Microcirculation and somatosensory profiling of patients with periodontitis: a preliminary case control report

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  • Ruyi Fan, Nanjing Medical University, Nanjing, China
  • ,
  • Huiqing Gou, Nanjing Medical University, Nanjing, China
  • ,
  • Xiaoqian Wang, Nanjing Medical University, Nanjing, China
  • ,
  • Lu Li, Nanjing Medical University, Nanjing, China
  • ,
  • Yan Xu, Nanjing Medical University, Nanjing, China
  • ,
  • Peter Svensson
  • Kelun Wang

OBJECTIVES: The purpose of this preliminary study was to explore blood microcirculation and somatosensory profiles in periodontitis patients before and after non-surgical periodontal therapy.

MATERIALS AND METHODS: Twenty patients (10 men and 10 women, 20 to 30 years old) and 20 age- and gender-matched healthy controls were included. Non-surgical periodontal therapy was performed for all patients. Clinical examination including pocket probing depth (PPD), clinical attachment loss (CAL), and bleeding on probing (BOP) were performed at baseline (BL), 1 week (1W), and 4 weeks (4W) after non-surgical periodontal therapy on 6 sites of tooth 32 and 42. Laser Doppler flowmetry (LDF) and quantitative sensory testing (QST) were applied at the attached gingiva of tooth 32 and 42 at BL, 1W, and 4W after non-surgical periodontal therapy. Data were analyzed with a two-way mixed-model of ANOVA.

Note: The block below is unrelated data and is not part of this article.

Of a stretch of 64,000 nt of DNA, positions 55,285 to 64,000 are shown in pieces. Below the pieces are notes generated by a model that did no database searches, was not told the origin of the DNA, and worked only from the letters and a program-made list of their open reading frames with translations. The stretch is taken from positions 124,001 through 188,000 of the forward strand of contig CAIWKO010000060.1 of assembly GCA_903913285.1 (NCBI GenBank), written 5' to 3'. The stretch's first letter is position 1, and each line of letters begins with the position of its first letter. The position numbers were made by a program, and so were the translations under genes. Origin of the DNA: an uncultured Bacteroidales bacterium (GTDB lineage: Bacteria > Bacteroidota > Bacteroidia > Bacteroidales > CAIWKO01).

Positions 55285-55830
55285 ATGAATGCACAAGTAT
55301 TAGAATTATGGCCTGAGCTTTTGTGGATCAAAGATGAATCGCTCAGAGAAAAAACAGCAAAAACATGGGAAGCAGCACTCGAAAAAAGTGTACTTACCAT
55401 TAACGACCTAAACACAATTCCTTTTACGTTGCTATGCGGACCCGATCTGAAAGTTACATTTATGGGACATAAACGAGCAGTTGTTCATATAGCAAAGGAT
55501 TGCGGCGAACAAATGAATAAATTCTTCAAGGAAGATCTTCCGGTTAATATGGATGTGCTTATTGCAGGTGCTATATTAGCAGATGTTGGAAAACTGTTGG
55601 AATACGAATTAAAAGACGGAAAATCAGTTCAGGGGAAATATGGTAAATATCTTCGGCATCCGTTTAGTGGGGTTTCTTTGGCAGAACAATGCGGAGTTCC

RESULTS: The PPD, CAL and BOP significantly improved after non-surgical periodontal therapy (p < 0.001). Periodontitis patients demonstrated a higher tissue microvascular blood cell concentration (p = 0.015) and a significant gain in thermal (p = 0.037) and mechanical (p = 0.003) somatosensory function compared to controls. After non-surgical periodontal therapy, the flux (p = 0.002) and speed (p = 0.008) of blood flow decreased significantly and thermal (p = 0.029) and mechanical (p < 0.001) somatosensory function were reversed.

CONCLUSION: Gingival microcirculation and somatosensory function seem impaired in patients with periodontitis and are reversed following non-surgical periodontal therapy.

CLINICAL RELEVANCE: LDF and QST may be appropriate tools to further characterize gingival inflammation and treatment responses in periodontitis.

OriginalsprogEngelsk
TidsskriftClinical Oral Investigations
Vol/bind25
Nummer3
Sider (fra-til)1223–1233
Antal sider11
ISSN1432-6981
DOI
StatusUdgivet - mar. 2021

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